Team Frienemies

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Group Name: FRIENEMIES Datafest logo.jpg

Title: Brought Together by $$$: Induced Political Networks by Shared Donors (2012 Election Cycle)

The Team: Kevin Lin (UC Berkeley), Gary Tang (Stanford), Cinna Julie Wu (UC Berkeley)

Summary: Here we create graphs where politicians or political organizations (nodes) are connected by mutual donors (edges). The edges are weighted by the number of mutual donors; edges with greater weight are more "attractive". Different nodes also exert a small "repulsive" force on one another. By simulating these "attractive" and "repulsive" forces on the nodes, these graphs begin to take shape over time and form into clusters.

The nodes are sized according to popularity (total donations received) and colored according to party affiliation: Democrat (blue) / Republican (red) / Other (green). By varying the parameters of the graph, we are able to see some interesting clustering properties. Not surprisingly, we see two main clusters in the following example corresponding to Democrats and Republicans.


In the graph above, we have also labelled green nodes with the name of the corresponding politician or political organization. Thus we can make educated guesses as whether these nodes are more Democratic-leaning or more Republican-leaning, and we may estimate the extent to which they are so.

Not only do these graphs provide interesting insight into the clustering properties of politicians and political organizations, they may be used to create a recommender system for donors; i.e., suggest politicians a donor may be interested in donating to according to previous donations. When a donor selects a node (politician/political organization) to donate to, we can find the neighbors with one degree of separation to the node in a graph. These neighbors are then recommended to the donor and may be ranked in various ways (via popularity of neighbor, edge weight etc). Visually, we have the following picture, assuming the user has decided to donate to Barack Obama.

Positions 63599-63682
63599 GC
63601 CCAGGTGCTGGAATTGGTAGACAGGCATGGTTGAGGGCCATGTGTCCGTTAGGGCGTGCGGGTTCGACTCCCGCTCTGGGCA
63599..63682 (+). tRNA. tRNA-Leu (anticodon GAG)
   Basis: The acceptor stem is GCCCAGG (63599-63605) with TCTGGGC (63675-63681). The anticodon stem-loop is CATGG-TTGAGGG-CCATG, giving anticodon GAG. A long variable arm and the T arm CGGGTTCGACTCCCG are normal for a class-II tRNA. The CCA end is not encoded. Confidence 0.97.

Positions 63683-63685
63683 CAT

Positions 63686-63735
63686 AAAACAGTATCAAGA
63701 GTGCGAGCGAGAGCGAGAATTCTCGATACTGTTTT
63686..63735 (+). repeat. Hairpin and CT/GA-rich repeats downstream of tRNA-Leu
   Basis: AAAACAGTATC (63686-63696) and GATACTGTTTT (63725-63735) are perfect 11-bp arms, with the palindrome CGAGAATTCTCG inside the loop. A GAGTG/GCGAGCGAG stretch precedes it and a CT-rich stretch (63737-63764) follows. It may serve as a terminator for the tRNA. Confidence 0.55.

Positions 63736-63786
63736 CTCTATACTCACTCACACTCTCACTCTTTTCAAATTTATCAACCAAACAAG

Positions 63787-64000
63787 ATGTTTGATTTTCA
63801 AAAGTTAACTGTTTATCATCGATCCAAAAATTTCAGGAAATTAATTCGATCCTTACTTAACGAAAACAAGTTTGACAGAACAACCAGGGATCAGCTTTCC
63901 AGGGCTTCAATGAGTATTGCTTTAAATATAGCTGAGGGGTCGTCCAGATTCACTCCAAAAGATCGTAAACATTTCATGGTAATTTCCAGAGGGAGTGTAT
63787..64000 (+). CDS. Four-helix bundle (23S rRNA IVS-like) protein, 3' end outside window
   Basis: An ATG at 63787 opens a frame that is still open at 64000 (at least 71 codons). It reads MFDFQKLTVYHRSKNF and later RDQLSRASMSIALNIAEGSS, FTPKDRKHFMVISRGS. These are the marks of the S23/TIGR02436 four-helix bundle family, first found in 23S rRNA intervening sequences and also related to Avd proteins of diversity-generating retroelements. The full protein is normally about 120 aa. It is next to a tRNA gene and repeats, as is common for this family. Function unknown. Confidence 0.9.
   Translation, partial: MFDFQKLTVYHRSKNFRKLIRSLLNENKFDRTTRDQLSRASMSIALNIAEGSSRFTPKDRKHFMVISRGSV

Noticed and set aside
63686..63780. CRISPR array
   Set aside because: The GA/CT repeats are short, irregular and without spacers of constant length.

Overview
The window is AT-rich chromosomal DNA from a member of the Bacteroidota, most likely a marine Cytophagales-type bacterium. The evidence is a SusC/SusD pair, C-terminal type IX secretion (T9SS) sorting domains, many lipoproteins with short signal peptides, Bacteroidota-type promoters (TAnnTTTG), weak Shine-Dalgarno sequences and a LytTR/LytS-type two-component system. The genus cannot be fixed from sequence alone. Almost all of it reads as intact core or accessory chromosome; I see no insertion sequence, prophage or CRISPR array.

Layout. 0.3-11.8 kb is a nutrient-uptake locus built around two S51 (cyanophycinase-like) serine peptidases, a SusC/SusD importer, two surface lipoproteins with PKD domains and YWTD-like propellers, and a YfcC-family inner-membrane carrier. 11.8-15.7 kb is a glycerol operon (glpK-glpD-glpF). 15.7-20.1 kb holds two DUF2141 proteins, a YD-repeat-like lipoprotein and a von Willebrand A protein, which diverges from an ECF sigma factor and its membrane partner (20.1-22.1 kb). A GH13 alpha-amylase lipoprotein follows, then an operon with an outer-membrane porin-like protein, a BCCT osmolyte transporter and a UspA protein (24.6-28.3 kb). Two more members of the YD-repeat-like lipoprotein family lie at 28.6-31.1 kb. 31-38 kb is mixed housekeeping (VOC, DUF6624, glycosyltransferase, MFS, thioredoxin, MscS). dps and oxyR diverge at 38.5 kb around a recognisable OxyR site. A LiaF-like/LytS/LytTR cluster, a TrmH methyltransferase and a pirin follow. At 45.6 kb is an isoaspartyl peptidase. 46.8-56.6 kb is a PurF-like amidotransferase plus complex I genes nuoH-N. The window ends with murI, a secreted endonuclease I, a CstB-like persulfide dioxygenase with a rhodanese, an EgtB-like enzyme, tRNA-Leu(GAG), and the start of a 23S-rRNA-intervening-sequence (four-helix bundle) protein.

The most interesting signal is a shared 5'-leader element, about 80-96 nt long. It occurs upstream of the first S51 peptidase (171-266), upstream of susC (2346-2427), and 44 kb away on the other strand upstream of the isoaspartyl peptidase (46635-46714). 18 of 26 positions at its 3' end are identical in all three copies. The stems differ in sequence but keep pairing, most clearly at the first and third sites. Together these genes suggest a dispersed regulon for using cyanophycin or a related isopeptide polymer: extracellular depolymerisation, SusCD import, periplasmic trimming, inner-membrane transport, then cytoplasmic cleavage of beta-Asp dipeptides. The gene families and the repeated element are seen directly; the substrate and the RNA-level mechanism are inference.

The closer a node is to the Barack Obama node, the stronger the recommendation is. For example, we would recommend the user to donate to Al Franken or Progressives United PAC before we recommend the user to donate to Mitt Romney.

Tools & Data:

  • Graphs created using the 2012 Campaign Finance Data from
  • Data cleaned and analyzed using a combination of Python and R.
  • Graphs created using NodeBox, a data visualization application for Mac OS X which uses Python.

Sample Visualizations:

  • Here we label nodes with low connectivity to the main Democratic and Republican clusters.
  • We define a "moderate" to be a democratic node which is highly connected to republican nodes, or vice versa. These "moderate" nodes are plotted in this graph. We can thus identify, for example, democrats who are closer to the republican cluster than to the democrat cluster, or politicians who are "in between" the two clusters.
  • We can make guesses as to which politicians are most closely affiliated with a PAC by looking at the PAC's closest neighbors. In this graph, we see that Nancy Pelosi is one of PAC to the Future's closest neighbors; and indeed Nancy Pelosi is actually an affiliate of that PAC.

Future Work:

  • Various parameters may be changed when creating the graphs (e.g. how length of edges correspond to edge weights, size of nodes, the minimum cutoff of edge weights to include in the graph). By playing around with these parameters, we hope to find clusters within clusters.
  • It would be interesting to do a similar analysis on, for instance, political contribution data from countries where the number of large political parties is bigger than 2.
  • The Donor Recommender System can possibly be solved analytically by reformulating it as matrix completion problem. Existing techniques can then be applied to solve the problem. This is similar to the techniques used in the Netflix Prize Problem.
  • For recommendations, we currently only consider neighbors with one degree of separation. It may be interesting to see what properties can be deduced from looking at neighbors with two or more degrees of separation.
  • We hope to design a web app where users may input potential donation recipients to find a ranked list of similar potential donor recipients; or a web app where users may generate these kinds of visualizations on their own.
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